Intel Socket 1366 Core™ i7 Processor Extreme Edition/Core™ i7 Processor Supports Intel® Dynamic Speed Technology
Intel® X58 / ICH10R
System Bus Up to 6400 ; Intel® QuickPath Interconnection MT/s
6 x DIMM, 12 GB, DDR3 1600*/1333/1066 Non-ECC,Un-buffered Memory
Triple channel memory architecture
Supports Intel® Extreme Memory Profile (XMP)
*Refer to www.asus.com or this user manual for the Memory QVL(Qualified Vendors Lists).
3 x PCIe 2.0 x16 (at x16/x16/x1 or x16/x8/x8 mode)
1 x PCIe x4
2 x PCI
Supports NVIDIA® 2-Way or Quad-GPU SLI™ Technology
Supports ATI® CrossFireX™ Technology
Southbridge 6 xSATA 3 Gb/s ports
Intel Matrix Storage Technology Support RAID 0,1,5,10 Marvell 88SE63202 x SAS (RAID 0 and 1)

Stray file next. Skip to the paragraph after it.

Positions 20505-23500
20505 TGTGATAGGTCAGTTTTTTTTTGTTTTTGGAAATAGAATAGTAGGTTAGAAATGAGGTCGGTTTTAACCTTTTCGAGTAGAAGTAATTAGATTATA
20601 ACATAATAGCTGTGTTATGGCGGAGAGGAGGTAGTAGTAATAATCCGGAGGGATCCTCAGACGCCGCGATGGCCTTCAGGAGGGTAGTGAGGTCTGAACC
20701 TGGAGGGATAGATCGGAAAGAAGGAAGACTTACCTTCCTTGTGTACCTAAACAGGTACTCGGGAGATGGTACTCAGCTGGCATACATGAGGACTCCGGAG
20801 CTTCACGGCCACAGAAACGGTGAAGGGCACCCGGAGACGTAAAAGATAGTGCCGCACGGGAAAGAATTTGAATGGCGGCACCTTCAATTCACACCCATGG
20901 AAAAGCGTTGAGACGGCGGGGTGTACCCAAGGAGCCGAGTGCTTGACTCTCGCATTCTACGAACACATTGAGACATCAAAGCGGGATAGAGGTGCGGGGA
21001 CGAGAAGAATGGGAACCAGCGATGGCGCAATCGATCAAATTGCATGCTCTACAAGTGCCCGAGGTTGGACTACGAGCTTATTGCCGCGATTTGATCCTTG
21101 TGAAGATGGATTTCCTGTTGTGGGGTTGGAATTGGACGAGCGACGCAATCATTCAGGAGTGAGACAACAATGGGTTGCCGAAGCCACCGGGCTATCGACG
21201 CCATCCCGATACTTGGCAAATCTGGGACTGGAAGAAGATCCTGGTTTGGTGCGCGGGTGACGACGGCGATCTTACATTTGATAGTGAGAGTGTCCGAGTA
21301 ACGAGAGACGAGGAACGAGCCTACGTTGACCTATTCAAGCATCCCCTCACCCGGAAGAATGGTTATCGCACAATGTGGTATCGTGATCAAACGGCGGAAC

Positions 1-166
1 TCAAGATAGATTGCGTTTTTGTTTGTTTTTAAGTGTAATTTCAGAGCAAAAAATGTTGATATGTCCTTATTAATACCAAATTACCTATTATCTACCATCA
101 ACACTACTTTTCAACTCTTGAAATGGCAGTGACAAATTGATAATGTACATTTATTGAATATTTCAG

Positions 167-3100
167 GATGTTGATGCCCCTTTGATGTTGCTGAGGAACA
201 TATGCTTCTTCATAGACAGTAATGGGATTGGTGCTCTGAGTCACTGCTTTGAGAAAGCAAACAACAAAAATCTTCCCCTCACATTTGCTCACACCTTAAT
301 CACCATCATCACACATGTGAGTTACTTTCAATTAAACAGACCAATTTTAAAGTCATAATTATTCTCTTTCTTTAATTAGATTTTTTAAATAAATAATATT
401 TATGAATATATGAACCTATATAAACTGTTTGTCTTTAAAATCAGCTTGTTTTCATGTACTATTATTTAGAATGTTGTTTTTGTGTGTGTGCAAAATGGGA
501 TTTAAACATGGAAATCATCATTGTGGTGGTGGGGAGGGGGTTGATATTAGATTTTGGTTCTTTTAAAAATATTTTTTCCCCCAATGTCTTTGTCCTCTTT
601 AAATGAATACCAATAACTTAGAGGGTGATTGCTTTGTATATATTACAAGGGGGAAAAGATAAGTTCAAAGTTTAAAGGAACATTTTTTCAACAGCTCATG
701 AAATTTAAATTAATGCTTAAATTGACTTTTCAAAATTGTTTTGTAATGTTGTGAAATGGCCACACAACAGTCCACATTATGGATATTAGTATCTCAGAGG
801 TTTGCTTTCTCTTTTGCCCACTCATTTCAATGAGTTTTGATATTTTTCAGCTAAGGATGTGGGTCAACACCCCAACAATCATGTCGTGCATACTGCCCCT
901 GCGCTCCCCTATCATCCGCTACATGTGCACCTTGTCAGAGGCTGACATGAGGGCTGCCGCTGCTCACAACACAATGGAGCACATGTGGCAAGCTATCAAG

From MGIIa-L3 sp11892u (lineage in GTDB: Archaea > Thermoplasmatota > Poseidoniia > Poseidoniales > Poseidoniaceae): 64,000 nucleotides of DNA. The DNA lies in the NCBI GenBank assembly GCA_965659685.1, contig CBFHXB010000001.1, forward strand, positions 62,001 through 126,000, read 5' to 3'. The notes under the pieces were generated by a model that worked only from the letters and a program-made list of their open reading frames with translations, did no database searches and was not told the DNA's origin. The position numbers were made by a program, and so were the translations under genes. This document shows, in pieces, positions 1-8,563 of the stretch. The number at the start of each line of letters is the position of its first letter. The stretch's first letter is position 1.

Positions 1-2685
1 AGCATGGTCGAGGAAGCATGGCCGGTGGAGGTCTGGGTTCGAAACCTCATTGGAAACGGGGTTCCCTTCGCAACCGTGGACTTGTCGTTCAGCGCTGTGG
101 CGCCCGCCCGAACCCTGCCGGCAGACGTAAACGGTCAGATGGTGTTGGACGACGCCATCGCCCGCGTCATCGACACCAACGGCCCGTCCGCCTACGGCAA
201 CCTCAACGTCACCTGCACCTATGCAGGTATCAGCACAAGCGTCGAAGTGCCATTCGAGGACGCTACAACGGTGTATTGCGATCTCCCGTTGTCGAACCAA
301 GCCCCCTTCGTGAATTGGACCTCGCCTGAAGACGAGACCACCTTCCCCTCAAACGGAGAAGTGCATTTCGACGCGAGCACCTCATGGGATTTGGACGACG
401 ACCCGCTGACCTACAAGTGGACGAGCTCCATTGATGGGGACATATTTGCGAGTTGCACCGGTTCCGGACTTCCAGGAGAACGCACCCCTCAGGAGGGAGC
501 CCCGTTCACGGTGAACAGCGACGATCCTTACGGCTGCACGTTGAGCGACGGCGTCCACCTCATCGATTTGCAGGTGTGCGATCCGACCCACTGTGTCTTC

1 xUltraDMA 133/100/66 for up to 2 PATA devices
1 xExternal SATA 3.0 Gb/s port (SATA On-the-Go)
Dual Gigabit LAN controllers 2*Marvell88E8056® PCIe Gigabit LAN controller featuring AI NET2
ADI® AD2000B 8 -Channel High Definition Audio CODEC
- Support Jack-Detection, Multi-Streaming, and Front Panel Jack-Retasking
- Coaxial / Optical S/PDIF out ports at back I/O
1394 VIA® VT6308 controller supports 2 x 1394a ports (one at mid-board; one at back panel)
USB 2.0 ports (6 ports at mid-board, 8 ports at back panel) 14
Back Panel I/O Ports
1 x PS/2 Keyboard/ Mouse combo port
1 x S/PDIF Out (Coaxial + Optical)
1 x External SATA
1 x IEEE1394a
2 x RJ45 port
8 x USB 2.0/1.1
8-channel Audio I/O
Internal I/O Connectors
3 x USB connectors support additional 6 USB ports
1 x Floppy disk drive connector
1 x IDE connector
6 x SATA connectors
2 x SAS connectors
1 x CPU Fan connector
3 x Chassis Fan connector
1 x Power Fan connector
1 x IEEE1394a connector
Front panel audio connector
1 x S/PDIF Out Header
Chassis Intrusion connector
CD audio in
24-pin ATX Power connector
1 x 8-pin ATX 12V Power connector